David Gill, the Manchester United chief executive, is expected to deliver a blow to the Premier League's proposal for overseas games by telling the Football Association board today that the club opposes the plan.
Gill is one of only three top-flight representatives on the FA board, so it will be an uphill struggle for the Premier League chairman, Sir Dave Richards, to persuade the other members to back the scheme for each club to play a 39th match in a foreign city.
The best the Premier League can hope for is to be given more time to develop their proposals. But with Gill in opposition, even that avenue may be closed if the other board members – of whom half come from the amateur game – feel the plan on the table is unworkable.
Richard Scudamore, the Premier League chief executive, had a meeting with his FA counterpart, Brian Barwick, and the FA chairman, Lord Triesman, where he presented the plans in detail. But the opposition within the FA has hardened over the past two weeks and Triesman has made it clear there are four hurdles for the league to overcome, and that if the objections are not dealt with the league will have to drop the idea.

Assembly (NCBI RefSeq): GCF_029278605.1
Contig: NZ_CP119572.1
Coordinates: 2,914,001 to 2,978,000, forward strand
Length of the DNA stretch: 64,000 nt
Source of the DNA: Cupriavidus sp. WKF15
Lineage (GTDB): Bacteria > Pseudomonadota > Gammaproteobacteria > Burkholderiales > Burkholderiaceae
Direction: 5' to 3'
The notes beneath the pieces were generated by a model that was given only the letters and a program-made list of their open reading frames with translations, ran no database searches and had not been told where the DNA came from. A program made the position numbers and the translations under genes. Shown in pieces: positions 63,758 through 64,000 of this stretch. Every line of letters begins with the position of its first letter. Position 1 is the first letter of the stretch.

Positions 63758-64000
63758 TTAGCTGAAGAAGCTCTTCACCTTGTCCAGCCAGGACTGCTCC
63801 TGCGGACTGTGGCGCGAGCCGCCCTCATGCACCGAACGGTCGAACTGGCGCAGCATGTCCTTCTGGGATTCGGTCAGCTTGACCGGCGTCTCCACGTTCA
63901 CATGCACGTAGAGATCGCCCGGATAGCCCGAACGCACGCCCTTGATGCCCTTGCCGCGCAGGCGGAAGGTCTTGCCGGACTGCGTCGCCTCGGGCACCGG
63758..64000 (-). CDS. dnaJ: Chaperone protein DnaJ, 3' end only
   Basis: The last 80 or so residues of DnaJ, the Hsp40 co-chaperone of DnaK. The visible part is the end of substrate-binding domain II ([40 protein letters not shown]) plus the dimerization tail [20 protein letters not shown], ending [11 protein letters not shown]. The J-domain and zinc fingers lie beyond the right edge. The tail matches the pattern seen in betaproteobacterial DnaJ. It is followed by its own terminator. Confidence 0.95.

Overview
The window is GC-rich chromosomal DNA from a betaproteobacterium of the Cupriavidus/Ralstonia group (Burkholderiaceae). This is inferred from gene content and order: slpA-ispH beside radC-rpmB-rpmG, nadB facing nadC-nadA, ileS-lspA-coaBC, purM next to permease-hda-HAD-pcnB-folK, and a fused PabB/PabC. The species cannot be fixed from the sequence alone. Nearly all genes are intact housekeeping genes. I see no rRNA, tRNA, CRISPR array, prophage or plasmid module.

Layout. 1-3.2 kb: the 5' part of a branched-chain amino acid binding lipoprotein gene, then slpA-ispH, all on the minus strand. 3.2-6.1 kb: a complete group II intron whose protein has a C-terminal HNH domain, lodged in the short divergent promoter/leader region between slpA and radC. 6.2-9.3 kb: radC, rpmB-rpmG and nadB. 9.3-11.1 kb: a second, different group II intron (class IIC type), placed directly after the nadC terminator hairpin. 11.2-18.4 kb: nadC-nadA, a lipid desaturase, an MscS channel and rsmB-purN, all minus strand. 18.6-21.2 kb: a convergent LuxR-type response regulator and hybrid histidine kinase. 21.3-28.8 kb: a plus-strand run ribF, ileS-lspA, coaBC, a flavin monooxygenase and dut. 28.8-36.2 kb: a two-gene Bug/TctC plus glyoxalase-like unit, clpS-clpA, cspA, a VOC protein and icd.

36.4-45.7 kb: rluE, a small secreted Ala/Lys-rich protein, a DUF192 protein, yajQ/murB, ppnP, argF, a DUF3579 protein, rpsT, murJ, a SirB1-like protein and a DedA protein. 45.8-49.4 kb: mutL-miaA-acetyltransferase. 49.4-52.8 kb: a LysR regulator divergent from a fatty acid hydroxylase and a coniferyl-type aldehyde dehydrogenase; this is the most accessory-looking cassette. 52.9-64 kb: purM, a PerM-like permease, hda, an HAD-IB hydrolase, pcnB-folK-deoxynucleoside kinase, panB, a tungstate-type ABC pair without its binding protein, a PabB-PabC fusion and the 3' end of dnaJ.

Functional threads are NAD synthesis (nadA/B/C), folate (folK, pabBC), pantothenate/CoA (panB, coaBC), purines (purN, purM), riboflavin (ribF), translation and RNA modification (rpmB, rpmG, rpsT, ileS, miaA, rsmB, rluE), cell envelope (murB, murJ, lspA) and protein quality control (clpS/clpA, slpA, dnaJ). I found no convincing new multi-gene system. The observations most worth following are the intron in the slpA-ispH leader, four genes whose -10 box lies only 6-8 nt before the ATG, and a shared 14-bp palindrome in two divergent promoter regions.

These are ensuring there is no adverse impact on England's 2018 World Cup bid, that there is no impact on fixture congestion or the fortunes of the national team, that fans are not opposed to the move and that the format of the competition is fair. Triesman said: "So far we have not had sustainable answers to that."
Gill is expected to tell the FA board that, with the current plan, there is no chance of overcoming those problems. He may also point out that those in charge of Liverpool have the same view.